Robert Mendick, Ben Farmer, Roland Oliphant — Telegraph.co.uk Nov 6, 2016
British military intelligence has issued a warning over a ground-breaking tank being developed by Russia, according to a leaked document seen by The Telegraph.
The Ministry of Defence internal briefing paper raises doubts over the UK’s ability to combat the threat posed by the Kremlin’s new Armata tank.
It also questions why the Government has no plans for a rival tank for at least 20 years.
The internal document, written by a senior Army intelligence officer, states: “Without hyperbole, Armata represents the most revolutionary step change in tank design in the last half century.”
It adds: “Unsurprisingly, the tank has caused a sensation,” and it goes on to question the failure of current defence strategy to plan for a new tank that can compete.
There is growing alarm among military chiefs that a presidential victory for Donald Trump, who has criticised US funding of Nato, could leave the West badly exposed to Vladimir Putin’s aggression, especially in the vulnerable Baltic states.
A prototype of the Armata was rolled out last year at the annual May Day parade in Moscow, prompting the commissioning of the five-page intelligence report. The tank is pioneering, according to the document, because of a revolutionary turret design that makes crew less vulnerable under fire.
The tank is also reckoned to be lighter, faster and lower in profile than Western rivals.
The document also suggests the tank will be kitted out with a radar system currently used on state-of-the-art Russian fighter jets and new composite armour. It has a “reported higher muzzle velocity” gun and the possibility of an upgraded missile system.
“As a complete package, Armata certainly deserves its billing as the most revolutionary tank in a generation,” concludes the intelligence briefing paper.
“For the first time, a fully automated, digitised, unmanned turret has been incorporated into a main battle tank. And for the first time a tank crew is embedded within an armoured capsule in the hull front.”
The Army intelligence officer says UK defence strategy has concentrated on the threat from improvised explosive devices deployed by insurgents in Iraq and Afghanistan and ignored the danger posed by tanks.
The paper asks: “Are we on the cusp of a new technological arms race? Has an understandable focus on defeating the single threat of IEDs distracted Western military vehicle designers? Challenger 2 [the British tank], with life extension programmes, is currently due to remain in service until 2035. Is it time to rethink?”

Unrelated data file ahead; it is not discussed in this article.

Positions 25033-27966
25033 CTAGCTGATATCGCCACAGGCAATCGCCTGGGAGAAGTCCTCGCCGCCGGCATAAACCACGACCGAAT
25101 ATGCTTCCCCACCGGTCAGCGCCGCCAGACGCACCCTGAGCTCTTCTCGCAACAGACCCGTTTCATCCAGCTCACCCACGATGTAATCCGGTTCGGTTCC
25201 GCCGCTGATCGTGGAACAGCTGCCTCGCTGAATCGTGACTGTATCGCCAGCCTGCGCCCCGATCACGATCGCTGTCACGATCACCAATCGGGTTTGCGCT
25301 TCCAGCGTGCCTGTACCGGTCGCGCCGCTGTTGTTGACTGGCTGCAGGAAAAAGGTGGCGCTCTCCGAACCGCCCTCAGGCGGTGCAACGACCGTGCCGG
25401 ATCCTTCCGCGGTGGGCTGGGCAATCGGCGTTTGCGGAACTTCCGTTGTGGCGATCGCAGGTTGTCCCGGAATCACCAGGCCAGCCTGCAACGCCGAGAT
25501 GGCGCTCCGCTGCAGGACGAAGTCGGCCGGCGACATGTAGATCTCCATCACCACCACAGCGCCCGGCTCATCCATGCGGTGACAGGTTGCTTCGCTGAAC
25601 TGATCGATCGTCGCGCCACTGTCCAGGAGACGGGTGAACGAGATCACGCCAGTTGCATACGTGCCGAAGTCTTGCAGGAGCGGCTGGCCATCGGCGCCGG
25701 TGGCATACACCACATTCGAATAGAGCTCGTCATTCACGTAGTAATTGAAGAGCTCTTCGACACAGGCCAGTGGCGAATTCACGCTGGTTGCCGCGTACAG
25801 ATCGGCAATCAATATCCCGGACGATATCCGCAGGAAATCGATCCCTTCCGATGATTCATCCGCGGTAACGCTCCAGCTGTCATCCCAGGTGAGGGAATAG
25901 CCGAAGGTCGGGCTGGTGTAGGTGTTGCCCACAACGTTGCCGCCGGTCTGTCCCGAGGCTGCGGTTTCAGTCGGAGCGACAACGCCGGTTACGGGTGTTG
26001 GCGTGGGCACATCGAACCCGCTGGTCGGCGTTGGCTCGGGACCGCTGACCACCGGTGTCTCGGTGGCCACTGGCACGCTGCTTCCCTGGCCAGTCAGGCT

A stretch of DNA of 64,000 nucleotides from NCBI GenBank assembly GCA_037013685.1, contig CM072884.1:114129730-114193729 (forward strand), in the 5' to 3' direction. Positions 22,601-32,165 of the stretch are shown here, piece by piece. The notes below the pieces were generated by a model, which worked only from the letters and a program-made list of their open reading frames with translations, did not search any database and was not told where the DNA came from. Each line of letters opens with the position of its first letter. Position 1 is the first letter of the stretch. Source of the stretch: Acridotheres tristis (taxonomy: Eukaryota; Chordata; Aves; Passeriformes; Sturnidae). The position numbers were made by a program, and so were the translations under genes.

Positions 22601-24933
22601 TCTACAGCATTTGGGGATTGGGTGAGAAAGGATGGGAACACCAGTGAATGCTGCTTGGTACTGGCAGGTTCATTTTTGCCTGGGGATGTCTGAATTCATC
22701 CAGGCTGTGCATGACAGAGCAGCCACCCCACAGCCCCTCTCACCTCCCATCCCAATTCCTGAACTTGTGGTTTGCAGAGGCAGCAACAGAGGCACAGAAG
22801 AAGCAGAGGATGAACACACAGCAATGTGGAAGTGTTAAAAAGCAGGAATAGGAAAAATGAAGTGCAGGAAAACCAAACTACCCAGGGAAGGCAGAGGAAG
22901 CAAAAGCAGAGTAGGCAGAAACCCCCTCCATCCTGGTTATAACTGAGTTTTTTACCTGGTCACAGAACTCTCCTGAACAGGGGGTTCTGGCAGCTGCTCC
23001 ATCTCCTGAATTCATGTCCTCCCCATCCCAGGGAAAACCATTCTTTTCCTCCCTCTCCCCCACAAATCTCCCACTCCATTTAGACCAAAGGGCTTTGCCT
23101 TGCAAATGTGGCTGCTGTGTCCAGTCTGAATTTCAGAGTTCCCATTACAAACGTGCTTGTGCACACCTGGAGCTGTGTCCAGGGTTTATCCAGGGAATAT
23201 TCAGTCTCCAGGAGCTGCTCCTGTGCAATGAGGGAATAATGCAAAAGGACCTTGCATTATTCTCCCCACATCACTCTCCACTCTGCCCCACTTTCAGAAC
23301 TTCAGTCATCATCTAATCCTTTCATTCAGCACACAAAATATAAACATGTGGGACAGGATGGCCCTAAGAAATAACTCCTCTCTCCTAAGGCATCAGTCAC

The paper also raises concern over the Scout, a light armoured fighting vehicle due to be introduced for British forces from next year. “In a familiar story of measure and countermeasure, the intelligence assumptions that informed the procurement of Scout as a superior battle-winning platform may now be open to question.”
The document says that on top of the Armata tank, Russia is adding “six additional armoured vehicles to the stable”, including a heavy infantry fighting vehicle and a self-propelled artillery system.
The intelligence report, which it stresses should “not be interpreted as an official MoD statement”, also raises the spectre of far superior Russian tank numbers, with plans to build 120 Armata tanks a year from 2018.
It points out Russia already has a fleet of 2,500 tanks with a reserve of 12,500, which is “35 times the size of the fleet in the British Army”.
“With such numbers, decisive effect is credibly achievable and losses are less important,” says the document.
The conclusions will ring alarm bells, not least following Russia’s annexation of the Crimea and the threat to the Baltic states.
Brigadier Ben Barry, a land warfare specialist at the International Institute for Strategic Studies, said two features on the Armata would threaten Nato forces.
“Firstly, it is the first tank designed with an unmanned turret. This will potentially improve crew survivability,” he said. “The turret also looks to have the stretch potential to accommodate a larger-calibre gun of up to 150mm. If fielded, this would overmatch the guns and armour on existing Nato tanks.
“Secondly, it appears to be the first tank designed from the outset with an active protection system, to intercept incoming anti-tank guided missiles and shoulder-launched anti-tank weapons.”
He added: “This has the potential to greatly reduce the firepower of Nato infantry. Of course, there are few Armata yet, and it is not clear how rapidly they will enter service. But as they do, they will increase the effectiveness of Russian armoured forces.”